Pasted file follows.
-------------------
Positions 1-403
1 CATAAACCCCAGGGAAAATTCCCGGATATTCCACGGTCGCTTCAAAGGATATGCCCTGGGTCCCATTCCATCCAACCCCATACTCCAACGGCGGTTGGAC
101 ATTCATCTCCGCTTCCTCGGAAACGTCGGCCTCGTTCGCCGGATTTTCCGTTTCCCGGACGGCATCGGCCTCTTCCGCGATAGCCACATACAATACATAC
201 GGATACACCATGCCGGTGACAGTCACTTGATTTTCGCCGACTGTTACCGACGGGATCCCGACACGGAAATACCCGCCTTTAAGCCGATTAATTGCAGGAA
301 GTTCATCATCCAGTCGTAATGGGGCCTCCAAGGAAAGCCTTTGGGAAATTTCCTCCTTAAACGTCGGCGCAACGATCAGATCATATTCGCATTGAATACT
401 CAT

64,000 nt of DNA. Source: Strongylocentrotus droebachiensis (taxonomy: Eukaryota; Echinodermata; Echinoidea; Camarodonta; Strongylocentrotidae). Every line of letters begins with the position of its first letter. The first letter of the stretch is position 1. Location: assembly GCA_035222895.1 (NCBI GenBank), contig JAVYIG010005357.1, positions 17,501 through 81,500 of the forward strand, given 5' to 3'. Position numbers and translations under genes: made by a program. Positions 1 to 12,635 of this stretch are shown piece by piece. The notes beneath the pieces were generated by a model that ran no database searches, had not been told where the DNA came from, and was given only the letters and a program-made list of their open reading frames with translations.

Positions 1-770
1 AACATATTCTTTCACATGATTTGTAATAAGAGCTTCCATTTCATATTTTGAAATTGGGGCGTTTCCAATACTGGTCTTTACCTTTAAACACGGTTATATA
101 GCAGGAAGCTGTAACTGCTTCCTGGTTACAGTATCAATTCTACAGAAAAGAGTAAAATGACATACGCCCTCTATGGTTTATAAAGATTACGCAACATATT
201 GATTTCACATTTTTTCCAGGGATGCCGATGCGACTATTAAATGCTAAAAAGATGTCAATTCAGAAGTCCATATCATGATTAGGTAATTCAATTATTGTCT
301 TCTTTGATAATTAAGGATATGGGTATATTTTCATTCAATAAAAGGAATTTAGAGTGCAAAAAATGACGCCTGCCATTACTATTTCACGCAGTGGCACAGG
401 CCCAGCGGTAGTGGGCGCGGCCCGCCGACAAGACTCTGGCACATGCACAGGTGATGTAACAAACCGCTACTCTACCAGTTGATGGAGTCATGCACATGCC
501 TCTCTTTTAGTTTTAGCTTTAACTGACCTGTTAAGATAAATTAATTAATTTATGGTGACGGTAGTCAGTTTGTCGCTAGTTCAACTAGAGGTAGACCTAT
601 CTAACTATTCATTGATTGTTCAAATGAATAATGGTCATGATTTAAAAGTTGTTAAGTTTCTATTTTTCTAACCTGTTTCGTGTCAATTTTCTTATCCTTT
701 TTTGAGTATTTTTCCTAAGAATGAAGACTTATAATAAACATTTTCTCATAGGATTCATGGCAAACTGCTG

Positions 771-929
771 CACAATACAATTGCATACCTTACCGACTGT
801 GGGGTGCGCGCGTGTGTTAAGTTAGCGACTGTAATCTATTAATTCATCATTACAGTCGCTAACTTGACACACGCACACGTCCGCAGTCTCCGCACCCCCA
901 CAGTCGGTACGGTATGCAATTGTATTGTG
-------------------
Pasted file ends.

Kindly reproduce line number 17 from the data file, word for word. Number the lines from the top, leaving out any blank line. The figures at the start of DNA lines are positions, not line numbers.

Positions 771-929